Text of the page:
Fact vs. Fiction from Milwaukee Bucks' NBA Playoffs Performance
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Losing to the defending champions is nothing to get overly upset about.
But regardless of the outcome, the series provided several young players with playoff experience and could prove to be very beneficial in the near future.
And despite not winning a game, there are some positive things that the Bucks can take away from the short four-game series.
On the other hand, there were some negatives mixed in the pile.
Separating the two from one another is not always easy, but during the offseason that's exactly what the front office must do.
Fact: Larry Sanders Is More Than Just a Shot-Blocker
Sanders showed signs of being a solid offensive option in his first playoff series.
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Throughout the regular season, Larry Sanders emerged as a great shot-blocker and provided the Bucks with much-needed interior defense.
And even though he averaged 9.8 points per game on the season, he was incredibly raw at times from an offensive standpoint.
Consistency is the biggest thing preventing him from being a legitimate double-double threat, but he showed in the first-round series against the Heat that he can score when he wants.
In Game 2, Sanders scored 14 points on 6-of-7 shooting. Game 3 saw him put together a similar performance, as he scored 16 points on 7-of-11 shooting. In that game, he also hauled in 11 rebounds—four of them offensive.
Scoring efficiently like that against elite competition is a big step forward for the big man out of Virginia Commonwealth.
If there was any question that his solid play offensively in two of the four games against the Heat was a fluke, a look at his final 10 regular-season games would tell a different story.
Down the stretch, Sanders averaged 13.2 points per game on 52.3 percent shooting.
With a summer dedicated strictly to improving on offense, he could continue to make major strides and become a complete big man.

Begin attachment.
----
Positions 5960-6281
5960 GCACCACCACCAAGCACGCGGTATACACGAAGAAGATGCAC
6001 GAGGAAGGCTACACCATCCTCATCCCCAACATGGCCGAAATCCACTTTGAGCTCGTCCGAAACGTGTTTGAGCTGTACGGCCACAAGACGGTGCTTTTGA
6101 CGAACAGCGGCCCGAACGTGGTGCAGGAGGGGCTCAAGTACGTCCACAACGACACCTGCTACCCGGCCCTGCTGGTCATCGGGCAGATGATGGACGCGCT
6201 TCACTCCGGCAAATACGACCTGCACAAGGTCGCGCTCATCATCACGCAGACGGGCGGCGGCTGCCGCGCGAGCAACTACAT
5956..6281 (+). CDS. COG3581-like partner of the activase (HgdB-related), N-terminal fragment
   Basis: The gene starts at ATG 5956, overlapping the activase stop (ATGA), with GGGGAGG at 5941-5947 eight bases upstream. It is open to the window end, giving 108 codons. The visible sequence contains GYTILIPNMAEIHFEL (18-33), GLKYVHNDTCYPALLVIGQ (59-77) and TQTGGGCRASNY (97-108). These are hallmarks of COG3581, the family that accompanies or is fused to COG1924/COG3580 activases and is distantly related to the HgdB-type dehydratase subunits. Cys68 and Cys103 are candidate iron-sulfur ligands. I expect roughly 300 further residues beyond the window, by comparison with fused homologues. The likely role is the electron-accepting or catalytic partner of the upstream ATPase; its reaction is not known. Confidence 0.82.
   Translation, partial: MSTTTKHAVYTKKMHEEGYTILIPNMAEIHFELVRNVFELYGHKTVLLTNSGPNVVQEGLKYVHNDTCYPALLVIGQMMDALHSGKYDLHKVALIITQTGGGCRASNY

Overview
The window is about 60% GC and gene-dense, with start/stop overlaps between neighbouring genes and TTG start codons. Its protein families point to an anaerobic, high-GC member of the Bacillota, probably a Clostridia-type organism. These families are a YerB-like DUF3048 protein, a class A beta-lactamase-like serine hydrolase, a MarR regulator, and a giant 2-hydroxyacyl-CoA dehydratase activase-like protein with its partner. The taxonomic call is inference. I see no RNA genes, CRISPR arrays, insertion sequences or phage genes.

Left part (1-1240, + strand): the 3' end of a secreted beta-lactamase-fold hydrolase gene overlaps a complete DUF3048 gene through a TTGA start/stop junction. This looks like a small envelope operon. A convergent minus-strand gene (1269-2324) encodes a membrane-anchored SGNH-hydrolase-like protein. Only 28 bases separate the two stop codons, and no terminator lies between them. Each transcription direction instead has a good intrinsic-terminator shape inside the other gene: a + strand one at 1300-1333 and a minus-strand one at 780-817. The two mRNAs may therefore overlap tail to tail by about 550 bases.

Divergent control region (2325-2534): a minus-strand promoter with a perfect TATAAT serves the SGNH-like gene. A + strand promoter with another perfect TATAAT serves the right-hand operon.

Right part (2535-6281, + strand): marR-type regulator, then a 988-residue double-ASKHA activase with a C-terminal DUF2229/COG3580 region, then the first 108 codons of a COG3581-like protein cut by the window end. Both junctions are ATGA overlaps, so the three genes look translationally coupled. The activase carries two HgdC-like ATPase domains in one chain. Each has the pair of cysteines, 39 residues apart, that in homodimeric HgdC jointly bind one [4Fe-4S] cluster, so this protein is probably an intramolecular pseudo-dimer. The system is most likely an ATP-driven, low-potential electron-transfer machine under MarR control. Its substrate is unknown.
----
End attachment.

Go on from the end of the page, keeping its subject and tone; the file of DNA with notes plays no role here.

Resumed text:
Sanders is more than just a shot-blocker and perhaps with a visit to Hakeem Olajuwon will be a force to reckon with offensively as well.
Fiction: J.J. Redick Was Exposed as a Defender
After a solid regular season, Redick's absence in the playoffs was surprising.
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J.J. Redick was traded to the Bucks in February in hopes of providing the team with shooting and consistent scoring.
That didn't work out as the team had hoped, as Redick's numbers dropped when he arrived in Milwaukee.
And in the first-round series against the Heat, Redick played just a total of 69 minutes, scoring 7.3 points per game over the four games.
One reason for the limited playing time might have been his perceived liability as a defender.
Much of the time he was on the court, Redick was tasked with the tough job of defending Ray Allen, who had a great series.
Allen averaged 16.5 points per game while shooting a fantastic 46.4 percent from three-point range.
There's no denying that Allen beat Redick off the dribble several times throughout the four-game stretch, but Allen's ability to score at a high rate said more about Milwaukee's defense as a whole than it did about Redick.
Over the course of the series—and regular season—the Bucks failed to grasp the concept of rotation and more often than not didn't operate as a unit on defense.
During his time in Orlando, Redick proved himself to be an adequate defender because head coach Stan Van Gundy stressed those very concepts.
Despite what was seen on the court, the series against the Heat didn't reveal anything new about Redick as a defender.
With the right coach in place and committed players around him, Redick's defense will be fine. The Bucks have nothing to worry about when trying to re-sign him.
Fact: The Bucks Need to Emphasize Defense as a Top Priority
The Bucks struggled to play consistent defense in both the playoffs and regular season.
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If there was one area in their first-round series in which the Bucks were consistent with the numbers they posted during the regular season, it was their defensive—or lack thereof—effort.